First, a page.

QA-112, 16 November 2020, Statement of the Spokesperson of Ministry of Foreign Affairs, Mr. Hami Aksoy, in Response to a Question Regarding the EU High Representative Joseph Borrell’s Statement on the Cyprus Issue

The views expressed by the EU High Representative Joseph Borrell on the fenced city of Maraş and settlement of the Cyprus issue in his statement dated 15 November 2020 have once again revealed how disconnected the EU is from the realities on the Island and exposed the fact that it ignores the free will of the people of the Turkish Republic of Northern Cyprus (TRNC) reflected in the ballot box.

The parties to the Cyprus issue are obvious. A fair, lasting and sustainable settlement is only possible if it is based on the will of the two peoples who are the co-owners of the Island.

Being used to ignoring the existence and rights of the Turkish Cypriots, the EU now dares to rule out the Turkish Cypriot people’s will towards a settlement.

It should not be expected from the EU, which does not refer to the Turkish Cypriot people in any of its statements, awarded the Greek Cypriot Administration that rejected the UN settlement plan in 2004 with membership, and did not fulfill any of its promises to the Turkish Cypriots, to contribute to the settlement.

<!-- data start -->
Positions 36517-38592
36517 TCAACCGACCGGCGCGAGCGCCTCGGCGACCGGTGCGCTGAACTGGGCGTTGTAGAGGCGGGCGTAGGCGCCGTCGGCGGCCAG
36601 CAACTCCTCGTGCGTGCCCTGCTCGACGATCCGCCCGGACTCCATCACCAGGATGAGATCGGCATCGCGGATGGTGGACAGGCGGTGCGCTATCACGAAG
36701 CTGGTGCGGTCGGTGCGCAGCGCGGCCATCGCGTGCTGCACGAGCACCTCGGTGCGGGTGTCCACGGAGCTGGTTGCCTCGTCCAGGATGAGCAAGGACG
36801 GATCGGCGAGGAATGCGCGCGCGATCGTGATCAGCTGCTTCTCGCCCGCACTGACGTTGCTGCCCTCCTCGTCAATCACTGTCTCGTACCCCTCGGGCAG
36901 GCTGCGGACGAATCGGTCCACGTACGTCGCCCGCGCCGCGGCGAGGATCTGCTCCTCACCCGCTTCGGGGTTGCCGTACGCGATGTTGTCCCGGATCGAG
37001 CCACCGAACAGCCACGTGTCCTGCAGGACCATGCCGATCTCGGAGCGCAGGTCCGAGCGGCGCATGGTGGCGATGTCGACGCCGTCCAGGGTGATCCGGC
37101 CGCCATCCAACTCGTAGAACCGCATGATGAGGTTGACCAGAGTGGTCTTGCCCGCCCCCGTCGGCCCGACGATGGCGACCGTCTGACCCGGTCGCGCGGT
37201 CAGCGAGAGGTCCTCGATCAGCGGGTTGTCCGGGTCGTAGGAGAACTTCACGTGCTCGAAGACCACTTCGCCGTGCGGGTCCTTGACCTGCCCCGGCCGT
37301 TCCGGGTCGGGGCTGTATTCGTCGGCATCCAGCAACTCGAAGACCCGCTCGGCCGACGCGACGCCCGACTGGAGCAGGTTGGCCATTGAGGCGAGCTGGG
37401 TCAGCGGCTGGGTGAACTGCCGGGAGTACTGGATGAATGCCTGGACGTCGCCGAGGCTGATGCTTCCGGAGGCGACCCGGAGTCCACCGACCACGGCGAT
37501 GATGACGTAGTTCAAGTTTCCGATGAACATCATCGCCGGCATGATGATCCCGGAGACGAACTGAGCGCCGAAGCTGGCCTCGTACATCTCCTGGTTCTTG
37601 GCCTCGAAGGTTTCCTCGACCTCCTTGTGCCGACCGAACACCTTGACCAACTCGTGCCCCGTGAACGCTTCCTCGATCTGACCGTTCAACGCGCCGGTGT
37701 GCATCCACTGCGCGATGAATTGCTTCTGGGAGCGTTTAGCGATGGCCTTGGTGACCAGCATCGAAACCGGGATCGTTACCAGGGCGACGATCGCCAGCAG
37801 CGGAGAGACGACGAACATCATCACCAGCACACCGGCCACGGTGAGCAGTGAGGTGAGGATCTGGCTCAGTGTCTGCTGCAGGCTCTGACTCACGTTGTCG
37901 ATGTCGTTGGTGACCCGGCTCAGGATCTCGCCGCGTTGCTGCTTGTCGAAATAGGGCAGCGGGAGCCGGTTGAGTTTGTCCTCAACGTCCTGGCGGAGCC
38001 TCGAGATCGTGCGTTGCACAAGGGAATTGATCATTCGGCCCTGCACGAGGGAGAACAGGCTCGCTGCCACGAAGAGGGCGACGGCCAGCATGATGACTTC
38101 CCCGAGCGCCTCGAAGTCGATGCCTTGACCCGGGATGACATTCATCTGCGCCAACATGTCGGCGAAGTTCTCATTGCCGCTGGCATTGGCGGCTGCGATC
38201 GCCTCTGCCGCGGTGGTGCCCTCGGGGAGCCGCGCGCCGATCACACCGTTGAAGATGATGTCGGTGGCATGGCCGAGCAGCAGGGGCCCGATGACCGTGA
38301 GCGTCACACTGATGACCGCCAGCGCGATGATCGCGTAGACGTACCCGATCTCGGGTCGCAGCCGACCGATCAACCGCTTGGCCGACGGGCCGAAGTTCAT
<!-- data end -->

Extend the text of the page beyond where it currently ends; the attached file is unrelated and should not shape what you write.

On the other hand, the decision of the TRNC, fully supported by Turkey, as President Erdoğan stated, aims to eliminate the current grievances, not to cause new ones.

UN Security Council resolutions do not prevail over property rights. Likewise, UN Security Council resolutions are not above the will of the people. During the last elections, the Turkish Cypriot people clearly expressed their will to negotiate the two-state solution model. Everyone, including the EU, should respect this will.

The bi-communal, bi-zonal federal settlement model has been tried for more than 50 years in Cyprus, and it has not yielded any results because the Greek Cypriot side does not consider the Turkish Cypriot people as an equal partner and does not want to share the power and the wealth.

If the EU wishes to contribute to the settlement of the Cyprus issue, first and foremost, it should acknowledge the existence and the will of the Turkish Cypriot people, and fulfill its commitments made in 2004.